Sunday, May 28, 2023

Staff Recommendations, Week of May 30, 2023

The last week of May, can you believe it? Well, you'd better believe we've got staff recommendations for you this week. Here are some books we loved to kick off your summer reading.

Daniel Goldin recommends Good Night, Irene, the latest novel from Pulitzer finalist Luis Alberto Urrea, author of books such as The House of Broken Angels and The Devil's Highway. Of this new book, Daniel says: "Irene Woodward and Dorothy Dunford bond in training when both join the Red Cross to support the troops by running a coffee wagon. They are supposed to work in teams of three, but they just can’t seem to keep a third – maybe it’s because their friendship is so strong that there just isn’t room for one more in the truck. Outside the truck, their lives are filled with vibrant characters, some romance, and of course, the horrors of war. Urrea’s new novel is classic historical fiction, a change of style, but it shouldn’t be a surprise to fans – his prose has veered from journalism to magical realism to domestic dramedy. And I don’t really want to give anything away here, but I kept thinking it will all be worthwhile if Urrea stuck the landing, and I’m happy to say he sure did!"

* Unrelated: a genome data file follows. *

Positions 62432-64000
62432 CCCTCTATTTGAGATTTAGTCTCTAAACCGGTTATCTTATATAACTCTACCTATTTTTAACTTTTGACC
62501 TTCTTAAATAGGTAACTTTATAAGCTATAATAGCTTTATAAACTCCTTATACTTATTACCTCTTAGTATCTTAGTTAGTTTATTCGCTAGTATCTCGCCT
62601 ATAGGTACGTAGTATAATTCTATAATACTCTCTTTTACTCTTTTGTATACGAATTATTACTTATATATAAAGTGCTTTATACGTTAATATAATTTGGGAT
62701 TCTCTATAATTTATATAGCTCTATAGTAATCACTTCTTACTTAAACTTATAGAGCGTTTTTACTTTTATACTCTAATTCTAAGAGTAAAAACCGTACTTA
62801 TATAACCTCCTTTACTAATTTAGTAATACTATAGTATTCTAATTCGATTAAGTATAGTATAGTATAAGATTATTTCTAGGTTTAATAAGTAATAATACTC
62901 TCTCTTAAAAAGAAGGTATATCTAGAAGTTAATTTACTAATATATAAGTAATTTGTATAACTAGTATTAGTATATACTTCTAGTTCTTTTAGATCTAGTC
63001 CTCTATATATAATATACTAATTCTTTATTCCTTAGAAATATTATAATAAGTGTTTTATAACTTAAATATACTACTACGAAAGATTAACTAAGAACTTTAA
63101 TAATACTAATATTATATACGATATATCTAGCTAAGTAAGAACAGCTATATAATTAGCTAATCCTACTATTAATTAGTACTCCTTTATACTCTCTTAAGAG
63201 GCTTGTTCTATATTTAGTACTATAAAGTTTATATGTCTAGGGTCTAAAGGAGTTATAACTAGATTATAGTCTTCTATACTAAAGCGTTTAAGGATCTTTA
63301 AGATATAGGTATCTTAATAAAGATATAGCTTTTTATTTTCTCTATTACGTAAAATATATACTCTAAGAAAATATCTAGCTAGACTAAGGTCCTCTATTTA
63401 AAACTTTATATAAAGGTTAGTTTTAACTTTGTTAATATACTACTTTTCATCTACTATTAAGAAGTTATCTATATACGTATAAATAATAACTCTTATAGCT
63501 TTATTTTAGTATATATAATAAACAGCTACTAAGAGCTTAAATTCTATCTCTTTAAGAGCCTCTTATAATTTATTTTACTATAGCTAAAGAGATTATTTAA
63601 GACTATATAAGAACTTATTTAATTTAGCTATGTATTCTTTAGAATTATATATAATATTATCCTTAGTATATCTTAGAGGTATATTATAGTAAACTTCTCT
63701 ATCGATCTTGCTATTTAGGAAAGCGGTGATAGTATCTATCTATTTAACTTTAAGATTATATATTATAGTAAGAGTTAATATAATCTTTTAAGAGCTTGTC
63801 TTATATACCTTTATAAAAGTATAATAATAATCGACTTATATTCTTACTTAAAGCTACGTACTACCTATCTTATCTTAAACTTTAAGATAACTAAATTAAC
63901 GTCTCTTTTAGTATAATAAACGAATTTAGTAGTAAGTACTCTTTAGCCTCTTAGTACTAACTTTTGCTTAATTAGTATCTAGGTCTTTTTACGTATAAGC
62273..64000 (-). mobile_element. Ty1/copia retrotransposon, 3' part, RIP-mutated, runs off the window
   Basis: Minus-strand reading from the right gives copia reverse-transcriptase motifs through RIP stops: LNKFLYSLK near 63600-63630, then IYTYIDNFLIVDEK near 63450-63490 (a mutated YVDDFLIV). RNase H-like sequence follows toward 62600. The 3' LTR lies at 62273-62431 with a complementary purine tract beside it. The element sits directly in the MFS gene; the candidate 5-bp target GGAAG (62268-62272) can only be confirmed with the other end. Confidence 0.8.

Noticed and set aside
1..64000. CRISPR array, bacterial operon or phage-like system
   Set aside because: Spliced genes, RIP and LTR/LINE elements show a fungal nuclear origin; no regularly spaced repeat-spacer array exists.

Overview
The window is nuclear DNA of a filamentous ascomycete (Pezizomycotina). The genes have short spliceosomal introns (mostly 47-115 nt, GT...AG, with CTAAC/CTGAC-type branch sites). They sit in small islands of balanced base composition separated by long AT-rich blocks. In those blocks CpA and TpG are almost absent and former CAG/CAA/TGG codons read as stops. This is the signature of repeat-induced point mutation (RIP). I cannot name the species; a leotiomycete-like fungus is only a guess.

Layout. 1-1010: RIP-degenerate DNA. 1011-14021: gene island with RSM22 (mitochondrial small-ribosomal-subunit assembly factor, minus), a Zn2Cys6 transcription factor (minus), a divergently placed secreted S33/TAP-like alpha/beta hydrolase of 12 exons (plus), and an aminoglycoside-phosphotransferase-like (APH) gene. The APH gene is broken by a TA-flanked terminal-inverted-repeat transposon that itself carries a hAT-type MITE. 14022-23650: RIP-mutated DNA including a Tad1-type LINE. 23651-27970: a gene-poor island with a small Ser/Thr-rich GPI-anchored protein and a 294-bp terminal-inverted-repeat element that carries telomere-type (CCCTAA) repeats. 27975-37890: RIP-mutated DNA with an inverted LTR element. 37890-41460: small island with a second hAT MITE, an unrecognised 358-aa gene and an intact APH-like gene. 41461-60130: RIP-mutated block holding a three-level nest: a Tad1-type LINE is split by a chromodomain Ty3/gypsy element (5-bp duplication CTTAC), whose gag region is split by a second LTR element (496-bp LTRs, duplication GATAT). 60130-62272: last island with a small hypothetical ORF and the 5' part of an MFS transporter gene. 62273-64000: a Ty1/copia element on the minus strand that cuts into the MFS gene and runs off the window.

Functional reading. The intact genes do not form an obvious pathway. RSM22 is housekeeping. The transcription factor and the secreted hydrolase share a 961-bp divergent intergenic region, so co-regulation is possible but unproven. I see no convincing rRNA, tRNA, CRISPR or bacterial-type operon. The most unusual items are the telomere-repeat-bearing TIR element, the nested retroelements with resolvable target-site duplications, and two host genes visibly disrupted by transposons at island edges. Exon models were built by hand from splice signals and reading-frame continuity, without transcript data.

Now we go to Kay Wosewick for her words on Tracking Giants: Big Trees, Tiny Triumphs, and Misadventures in the Forest, the new book by big-tree tracker (yes, that's a real thing, and yes, it's as neat as it sounds) Amanda Lewis. Kay says: "Amanda is chatty, full of energy, and funny. Intelligent? Initially, I’m doubtful. Amanda moves to Vancouver and, at the suggestion of a friend, takes up a quest to see every Champion tree (the largest of its species) in British Columbia. She heads off with no plant identification experience, either a lousy ID book or complete inability to use it, no measuring tools, and location guides often 10 to 20+ years old with wrong or missing reference points and/or badly written directions. At first, Amanda is happy to cross a tree off her list even if she’s not certain it’s a match; it might not be big enough, or maybe it’s an entirely different tree. As she gains ID skills and brings proper tools, she finds some Champions, but also discovers others have fallen or been damaged and therefore no longer count. Her enthusiasm seems about to wane just as she finds fun, skilled tree people to go Champion hunting with; ironically, by now she seems happy just hiking. Join this very intelligent woman on her adventures!"